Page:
Western Australia’s state-owned coal-fired power stations will close by the end of the decade amid a continued shift towards renewable energy.
The decision to exit the market is expected to affect about 1200 workers in the coal mining town of Collie, 200km south of Perth.
Premier Mark McGowan says coal-fired generation is becoming increasingly unviable as the uptake of rooftop solar and other renewable energy grows.
He says the decision to close the Collie and nearby Muja power plants will reduce government emissions on the South West Interconnected System by 80 per cent.
Demand for coal is falling
“Technology is changing,” he told reporters on Tuesday.
“And with the uptake of solar and wind and renewables coming on stream in more and more numbers, it means the demand for coal is going down.
“The cost to households and the cost to industry of governments continuing to buy coal is becoming higher and higher. Unless something is done, the cost to each household by 2030 for their annual power bill will increase by $1200.”
The Collie power station will close in October 2027 and the Muja station will follow two years later. Both are run by state-owned generator and retailer Synergy.
WA’s government, which is developing a 2030 emissions reduction target, had previously outlined plans to retire some of the older units at Muja.
Big investment in renewable generation
It will invest $3.8 billion in renewable generation across the system in coming years, including more wind power, pumped hydro and batteries.
A further $660 million will go towards transition programs for Collie, including decommissioning the power stations and industry attraction initiatives.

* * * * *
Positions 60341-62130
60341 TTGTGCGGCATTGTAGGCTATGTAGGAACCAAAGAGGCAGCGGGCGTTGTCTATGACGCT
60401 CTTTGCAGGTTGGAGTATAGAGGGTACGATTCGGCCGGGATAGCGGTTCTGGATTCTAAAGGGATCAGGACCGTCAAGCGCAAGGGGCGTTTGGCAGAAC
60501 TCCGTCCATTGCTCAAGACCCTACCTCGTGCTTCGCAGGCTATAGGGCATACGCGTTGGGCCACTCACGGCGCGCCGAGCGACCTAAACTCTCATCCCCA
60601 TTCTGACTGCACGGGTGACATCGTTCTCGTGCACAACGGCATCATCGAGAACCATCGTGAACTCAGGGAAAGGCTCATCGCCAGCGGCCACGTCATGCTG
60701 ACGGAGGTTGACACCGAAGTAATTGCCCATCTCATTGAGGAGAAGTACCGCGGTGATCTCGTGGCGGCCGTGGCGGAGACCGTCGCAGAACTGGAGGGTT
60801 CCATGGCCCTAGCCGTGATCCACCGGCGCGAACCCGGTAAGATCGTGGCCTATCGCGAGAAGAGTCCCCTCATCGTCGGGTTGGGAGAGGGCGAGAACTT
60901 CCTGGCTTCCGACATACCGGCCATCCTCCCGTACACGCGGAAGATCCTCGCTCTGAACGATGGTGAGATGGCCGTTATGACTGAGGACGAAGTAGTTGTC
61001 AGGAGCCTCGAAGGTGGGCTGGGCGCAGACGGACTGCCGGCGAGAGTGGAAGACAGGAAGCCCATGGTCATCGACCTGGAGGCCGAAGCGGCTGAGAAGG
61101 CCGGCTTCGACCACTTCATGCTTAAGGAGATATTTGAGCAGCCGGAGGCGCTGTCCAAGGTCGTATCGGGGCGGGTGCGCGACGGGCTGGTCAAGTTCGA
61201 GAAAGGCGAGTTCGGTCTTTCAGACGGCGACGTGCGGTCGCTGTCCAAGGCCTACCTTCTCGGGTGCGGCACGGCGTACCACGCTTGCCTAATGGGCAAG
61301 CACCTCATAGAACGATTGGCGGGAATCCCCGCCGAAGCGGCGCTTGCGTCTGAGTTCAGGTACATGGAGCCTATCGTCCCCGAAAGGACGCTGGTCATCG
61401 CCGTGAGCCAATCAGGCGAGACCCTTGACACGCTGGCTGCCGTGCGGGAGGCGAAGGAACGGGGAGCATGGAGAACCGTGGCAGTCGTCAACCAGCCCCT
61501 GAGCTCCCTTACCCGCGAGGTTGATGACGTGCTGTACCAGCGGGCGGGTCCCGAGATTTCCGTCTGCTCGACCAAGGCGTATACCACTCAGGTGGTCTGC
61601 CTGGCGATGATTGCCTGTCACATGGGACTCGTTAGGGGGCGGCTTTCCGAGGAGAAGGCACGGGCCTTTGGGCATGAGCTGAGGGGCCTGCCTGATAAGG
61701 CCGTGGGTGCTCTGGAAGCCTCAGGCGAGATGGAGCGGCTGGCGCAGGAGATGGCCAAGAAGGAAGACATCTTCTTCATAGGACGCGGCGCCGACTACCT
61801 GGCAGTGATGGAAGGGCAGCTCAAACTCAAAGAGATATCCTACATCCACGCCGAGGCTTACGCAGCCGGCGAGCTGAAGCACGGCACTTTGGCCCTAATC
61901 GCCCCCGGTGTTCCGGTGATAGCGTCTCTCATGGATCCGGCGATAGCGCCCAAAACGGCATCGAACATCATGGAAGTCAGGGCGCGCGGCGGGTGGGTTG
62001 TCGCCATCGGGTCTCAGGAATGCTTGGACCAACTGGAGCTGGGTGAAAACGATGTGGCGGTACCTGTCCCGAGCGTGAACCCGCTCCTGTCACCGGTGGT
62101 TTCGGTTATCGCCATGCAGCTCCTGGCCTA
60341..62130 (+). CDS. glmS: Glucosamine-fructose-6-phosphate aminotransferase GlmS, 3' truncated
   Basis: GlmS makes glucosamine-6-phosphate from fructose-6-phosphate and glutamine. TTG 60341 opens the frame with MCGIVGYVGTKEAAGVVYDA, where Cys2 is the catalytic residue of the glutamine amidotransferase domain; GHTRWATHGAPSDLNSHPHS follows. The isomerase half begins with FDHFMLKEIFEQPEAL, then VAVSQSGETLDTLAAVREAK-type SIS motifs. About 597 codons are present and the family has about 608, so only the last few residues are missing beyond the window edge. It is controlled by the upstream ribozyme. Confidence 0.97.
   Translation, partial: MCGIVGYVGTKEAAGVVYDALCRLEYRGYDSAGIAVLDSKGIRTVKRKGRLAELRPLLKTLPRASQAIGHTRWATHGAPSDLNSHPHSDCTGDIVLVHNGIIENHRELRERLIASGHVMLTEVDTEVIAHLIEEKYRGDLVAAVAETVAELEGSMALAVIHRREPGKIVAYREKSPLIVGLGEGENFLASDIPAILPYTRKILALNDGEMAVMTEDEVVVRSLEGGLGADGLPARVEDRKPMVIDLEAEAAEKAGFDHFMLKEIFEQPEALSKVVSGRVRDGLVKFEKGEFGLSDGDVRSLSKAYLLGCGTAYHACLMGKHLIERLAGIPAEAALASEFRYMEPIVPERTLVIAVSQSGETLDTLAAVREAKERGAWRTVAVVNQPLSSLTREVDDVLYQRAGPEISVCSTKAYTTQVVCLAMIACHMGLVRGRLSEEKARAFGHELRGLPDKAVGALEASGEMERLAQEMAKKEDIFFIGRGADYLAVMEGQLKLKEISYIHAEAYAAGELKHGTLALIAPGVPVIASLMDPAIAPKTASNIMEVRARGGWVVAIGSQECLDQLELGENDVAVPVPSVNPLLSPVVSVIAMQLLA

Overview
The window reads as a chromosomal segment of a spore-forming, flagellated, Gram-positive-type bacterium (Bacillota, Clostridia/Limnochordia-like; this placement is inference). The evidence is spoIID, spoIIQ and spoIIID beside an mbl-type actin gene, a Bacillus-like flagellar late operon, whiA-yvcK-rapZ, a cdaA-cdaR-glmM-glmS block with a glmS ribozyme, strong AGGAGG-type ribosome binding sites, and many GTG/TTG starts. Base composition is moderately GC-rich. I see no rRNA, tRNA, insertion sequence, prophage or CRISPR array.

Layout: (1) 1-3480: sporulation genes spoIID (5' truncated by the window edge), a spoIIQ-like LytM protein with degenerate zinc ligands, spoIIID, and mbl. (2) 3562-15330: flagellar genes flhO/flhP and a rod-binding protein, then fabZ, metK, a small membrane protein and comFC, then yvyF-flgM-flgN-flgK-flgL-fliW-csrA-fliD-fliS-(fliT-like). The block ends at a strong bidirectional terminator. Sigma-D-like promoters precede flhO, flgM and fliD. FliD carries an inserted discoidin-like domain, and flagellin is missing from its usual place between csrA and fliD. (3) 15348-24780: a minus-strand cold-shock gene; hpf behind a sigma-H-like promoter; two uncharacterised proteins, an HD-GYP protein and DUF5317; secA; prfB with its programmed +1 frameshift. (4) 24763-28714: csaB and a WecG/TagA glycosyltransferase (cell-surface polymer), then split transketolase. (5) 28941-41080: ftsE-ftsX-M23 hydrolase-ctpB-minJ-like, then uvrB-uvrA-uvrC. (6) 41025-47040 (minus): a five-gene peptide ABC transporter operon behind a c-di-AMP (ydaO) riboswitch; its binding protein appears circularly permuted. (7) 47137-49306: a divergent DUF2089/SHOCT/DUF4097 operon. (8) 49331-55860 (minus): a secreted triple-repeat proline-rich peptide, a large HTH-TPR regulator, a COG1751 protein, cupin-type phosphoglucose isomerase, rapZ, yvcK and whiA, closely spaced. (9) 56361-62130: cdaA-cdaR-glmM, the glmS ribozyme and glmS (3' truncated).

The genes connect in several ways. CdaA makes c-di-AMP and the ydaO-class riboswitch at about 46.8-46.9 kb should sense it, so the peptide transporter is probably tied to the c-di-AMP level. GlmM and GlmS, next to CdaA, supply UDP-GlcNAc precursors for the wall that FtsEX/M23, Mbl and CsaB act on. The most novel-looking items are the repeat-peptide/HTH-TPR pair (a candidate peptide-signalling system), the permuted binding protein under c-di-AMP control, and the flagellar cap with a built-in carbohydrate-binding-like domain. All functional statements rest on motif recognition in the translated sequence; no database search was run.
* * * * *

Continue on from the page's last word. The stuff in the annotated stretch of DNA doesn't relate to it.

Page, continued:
“We want to make sure that Collie remains prosperous and successful,” Mr McGowan said.
“We owe it to Collie. They’ve done a lot for the state over the last 130 years.”
The premier said the power plants were increasingly expensive to keep open with huge maintenance costs.
One in three WA households have rooftop solar panels, with the collective power generation output exceeding that of the larger Muja plant.
Gas-fired plants to guarantee baseload power
Existing gas-fired power plants could be activated “virtually instantaneously” to ensure WA had guaranteed baseload power, Mr McGowan said.
The government doesn’t intend to construct any more gas power plants from 2030 onwards but has not ruled out doing so before then.
Household power prices will remain capped at inflation until at least 2025.
The decision will not affect the privately-owned Bluewater coal-fired power station near Collie.
Australian Manufacturing Workers Union state secretary Steve McCartney said workers in Collie needed more certainty on transition plans.
“The town of Collie was promised a transition into a new industry. The only thing our members know today is that their jobs are going to disappear,” he said in a statement.